The proposed Tennessee Titans stadium is reported to be the highest public subsidy for an NFL stadium in history. The first tax dollars committed to the project came from the state legislature by offering up $500 million to help fund a new stadium. Let’s not forget that taxpayers are still paying off the original 25-year-old Nissan Stadium. But Nashville wasn’t the only city to get taxpayer dollars for stadiums. Across the state, team owners were happy to take taxpayer-funded handouts offered by the government. Chattanooga and Hamilton County are giving millions in taxpayer dollars and tax incentives to build a new stadium (despite being nowhere close to filling up their current stadium) for their minor league baseball team the Lookouts, while in Knoxville, city leaders expanded the special tax district for their minor league team’s new stadium. And West Tennessee wasn’t left out in taxpayer stadium funding, with Memphis giving $2 million to upgrade Liberty Stadium. The city also began talks with the state for hundreds of millions of dollars and an increase in their hotel-motel tax to fund renovations at current stadiums and the construction of a new stadium for the Memphis soccer team. Despite what government officials say, studies have shown sports stadiums do not create new tax revenue, but only shift a tax base from one area to another.
SOLUTION: Government should not be in the business of funding stadiums for sports teams, but it seems political leaders in the state capitol and in each Grand Division have grandiose delusions that giving taxpayer dollars to millionaire and billionaire owners of sports teams is a good thing for taxpayers. Government should get back to the basics instead of handing over a blank check to owners of sports franchises who, by the way, have yet to bring any professional championship trophy back to Tennessee.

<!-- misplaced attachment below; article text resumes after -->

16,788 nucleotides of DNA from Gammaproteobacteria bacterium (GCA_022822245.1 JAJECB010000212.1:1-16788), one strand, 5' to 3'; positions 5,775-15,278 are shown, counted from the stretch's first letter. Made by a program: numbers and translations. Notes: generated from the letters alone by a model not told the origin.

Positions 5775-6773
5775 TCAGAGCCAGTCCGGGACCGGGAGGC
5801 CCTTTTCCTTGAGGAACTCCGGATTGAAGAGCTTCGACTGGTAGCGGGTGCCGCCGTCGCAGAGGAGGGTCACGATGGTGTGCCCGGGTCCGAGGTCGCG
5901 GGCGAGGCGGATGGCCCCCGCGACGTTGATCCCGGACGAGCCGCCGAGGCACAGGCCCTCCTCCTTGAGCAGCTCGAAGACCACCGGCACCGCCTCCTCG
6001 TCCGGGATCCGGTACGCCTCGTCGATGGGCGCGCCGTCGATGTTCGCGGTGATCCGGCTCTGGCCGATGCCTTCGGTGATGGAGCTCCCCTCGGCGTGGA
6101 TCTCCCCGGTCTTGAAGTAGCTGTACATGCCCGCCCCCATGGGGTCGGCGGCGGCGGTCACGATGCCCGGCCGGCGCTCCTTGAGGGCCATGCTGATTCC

Jon Styf, “Report: Tennessee stadium’s proposed $1.5B public subsidy far surpasses any prior NFL stadium.” The Center Square. June 8, 2022. https://www.thecentersquare.com/tennessee/report-tennessee-stadiums-proposed-1-5b-public-subsidy-far-surpasses-any-prior-nfl-stadium/article_51d570e0-e743-11ec-b774-b722ac3ac78b.html
Kevin Reichard, “More specifics emerge on new Chattanooga Lookouts ballpark plan.” Ballpark Digest. July 5, 2022. https://ballparkdigest.com/2022/07/05/more-specifics-emerge-on-new-chattanooga-lookouts-ballpark-plan/
“Knoxville City Council votes for a plan to cover stadium funding gap.” WBIR. August 23, 2022. https://www.wbir.com/article/news/local/knoxville-city-council-tif-district/51-ef06f4f5-2ed8-4624-a556-4fb14c3488b0
Corey Davis, “City of Memphis spiffs up Simmons Bank Liberty Stadium for football season’s spotlight.” Memphis Business Journal. August 26, 2022.
Samuel Hardiman, “Memphis’ big plan: $684M in stadium plans for Grizzlies, Tigers football and replacing the Mid-South Coliseum.” Commercial Appeal. October 18, 2022. https://www.commercialappeal.com/story/news/2022/10/18/memphis-asks-state-684-million-fedexforum-liberty-stadium-renovations/69564167007/
Scott A. Wolla, “The Economics of Subsidizing Sports Stadiums.” Federal Reserve Bank of St. Louis. May 2017. https://research.stlouisfed.org/publications/page1-econ/2017-05-01/the-economics-of-subsidizing-sports-stadiums/